Slettafossen was one of the more known waterfalls within the famed Romsdal Valley (Romsdalen) though it puzzled both Julie and I.
There was a well-signed and relatively big car park and picnic area, which was quite rare for a waterfall in this area.
So we definitely sensed that this waterfall carried a lot of notoriety with it.
However, we wondered what the fuss was all about, especially on our first visit back in 2005.
The waterfall didn’t knock our socks off with its size, but it definitely possessed a fearsome display of power.
Perhaps it was the raised level of expectations that the tourism infrastructure here seemed to encourage.
When I came back to the falls in 2019, I came in with a different mindset (since I knew what it was like already), and I seemed to better appreciate it that time around.
Indeed, Slettafossen was essentially where the Rauma River (the main river through Romsdal Valley) channeled into a tight chute creating the noisy and frothy show that it puts on.
The waterfall dropped over a cumulative height of 23m drop over a run of around 250m or so (based on how I’m interpreting the Norgeskart topo map).
Over a tighter run centered about the observation area around the footbridge, I’d say the drop was more on the order of 16m in cumulative height over a run of 75-100m.
Floating about in the literature (including our Adventure Roads in Norway book) were claims that the falls had anywhere between an 18m to 40m total drop over a 125m length.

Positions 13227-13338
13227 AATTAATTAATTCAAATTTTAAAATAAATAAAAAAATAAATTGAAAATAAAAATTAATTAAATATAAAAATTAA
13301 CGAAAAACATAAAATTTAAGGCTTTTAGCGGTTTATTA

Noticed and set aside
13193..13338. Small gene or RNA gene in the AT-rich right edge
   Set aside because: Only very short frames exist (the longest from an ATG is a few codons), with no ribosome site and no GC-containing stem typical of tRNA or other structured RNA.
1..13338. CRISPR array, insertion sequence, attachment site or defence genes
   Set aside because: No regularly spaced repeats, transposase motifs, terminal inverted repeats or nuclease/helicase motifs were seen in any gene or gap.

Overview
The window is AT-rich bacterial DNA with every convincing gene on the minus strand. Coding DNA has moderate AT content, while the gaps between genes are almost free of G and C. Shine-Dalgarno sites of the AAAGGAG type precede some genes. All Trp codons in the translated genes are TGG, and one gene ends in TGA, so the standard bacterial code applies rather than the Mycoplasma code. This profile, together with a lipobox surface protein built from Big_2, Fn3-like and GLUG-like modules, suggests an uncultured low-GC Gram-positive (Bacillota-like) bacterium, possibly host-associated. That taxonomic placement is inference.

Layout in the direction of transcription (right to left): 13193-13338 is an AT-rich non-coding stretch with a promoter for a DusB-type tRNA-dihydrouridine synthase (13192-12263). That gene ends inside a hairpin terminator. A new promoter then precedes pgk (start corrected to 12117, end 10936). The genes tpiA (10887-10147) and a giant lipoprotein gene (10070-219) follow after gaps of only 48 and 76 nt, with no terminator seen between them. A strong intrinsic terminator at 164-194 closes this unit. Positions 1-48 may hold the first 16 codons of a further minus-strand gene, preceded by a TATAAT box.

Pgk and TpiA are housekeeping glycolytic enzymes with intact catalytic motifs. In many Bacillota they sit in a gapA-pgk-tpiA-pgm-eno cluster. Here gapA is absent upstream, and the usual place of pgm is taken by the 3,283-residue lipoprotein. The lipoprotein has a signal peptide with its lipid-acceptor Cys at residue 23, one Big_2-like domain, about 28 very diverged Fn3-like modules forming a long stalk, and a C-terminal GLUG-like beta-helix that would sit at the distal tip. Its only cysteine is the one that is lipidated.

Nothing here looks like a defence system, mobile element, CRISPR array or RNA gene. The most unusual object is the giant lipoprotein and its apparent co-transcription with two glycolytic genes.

We experienced Slettafossen by walking from the car park (see directions below) towards the bridge spanning above the turbulence of the waterfall.
From this vantage point, the falls appeared more like a legitimate waterfall even though you could argue that it was really more like a rapids than a waterfall or cascade.
After having our fill of the vantage from the top of the bridge, we then went down a short path to the left of the bridge (facing the bridge from the car park).
This path descended towards the bottom of the underside of the bridge that got us very close to the power and fury of the Rauma River.
I also felt that from these lower vantage points that the falls really felt more like rapids than a legitimate waterfall.
Maybe it’s one of those things where if the Rauma River happened to have low flow (maybe in a drought) that more of the underlying bedrock would be exposed to show just how steep the slope really would be.
That’s all speculation, however, so I think that this waterfall really served to remind us of how powerful Mother Nature can be.
Nothing more, nothing less.
Overall, a visit here could easily be done in around 15-30 minutes though there’s nothing stopping you from spending less time or lingering around a bit longer.
We didn’t have trouble finding this waterfall as were motoring along the E136 through Romsdalen.
From the Fv64 and E136 junction at the south end of Åndalsnes, the car park for Slettafossen was about 38.3km south on the E136 on the right.
From the roundabout containing the E6 and E136 junction in Dombås, the Slettafossen car park was about 65.7km north on the E136 on the left.
For context, Åndalsnes was 128km (under 2 hours drive) west of Sunndalsøra, about 54km (over an hour drive) northeast of Valldalen, 87km (over 2 hours drive with a ferry crossing) northeast of Geiranger, 105km (under 90 minutes drive) northwest of Dombås, 108km (90 minutes drive) east of Ålesund, 303km (over 4 hours drive) southwest of Trondheim, 442km (over 5.5 hours drive) northwest of Oslo, and 508km (8 hours drive) northeast of Bergen.
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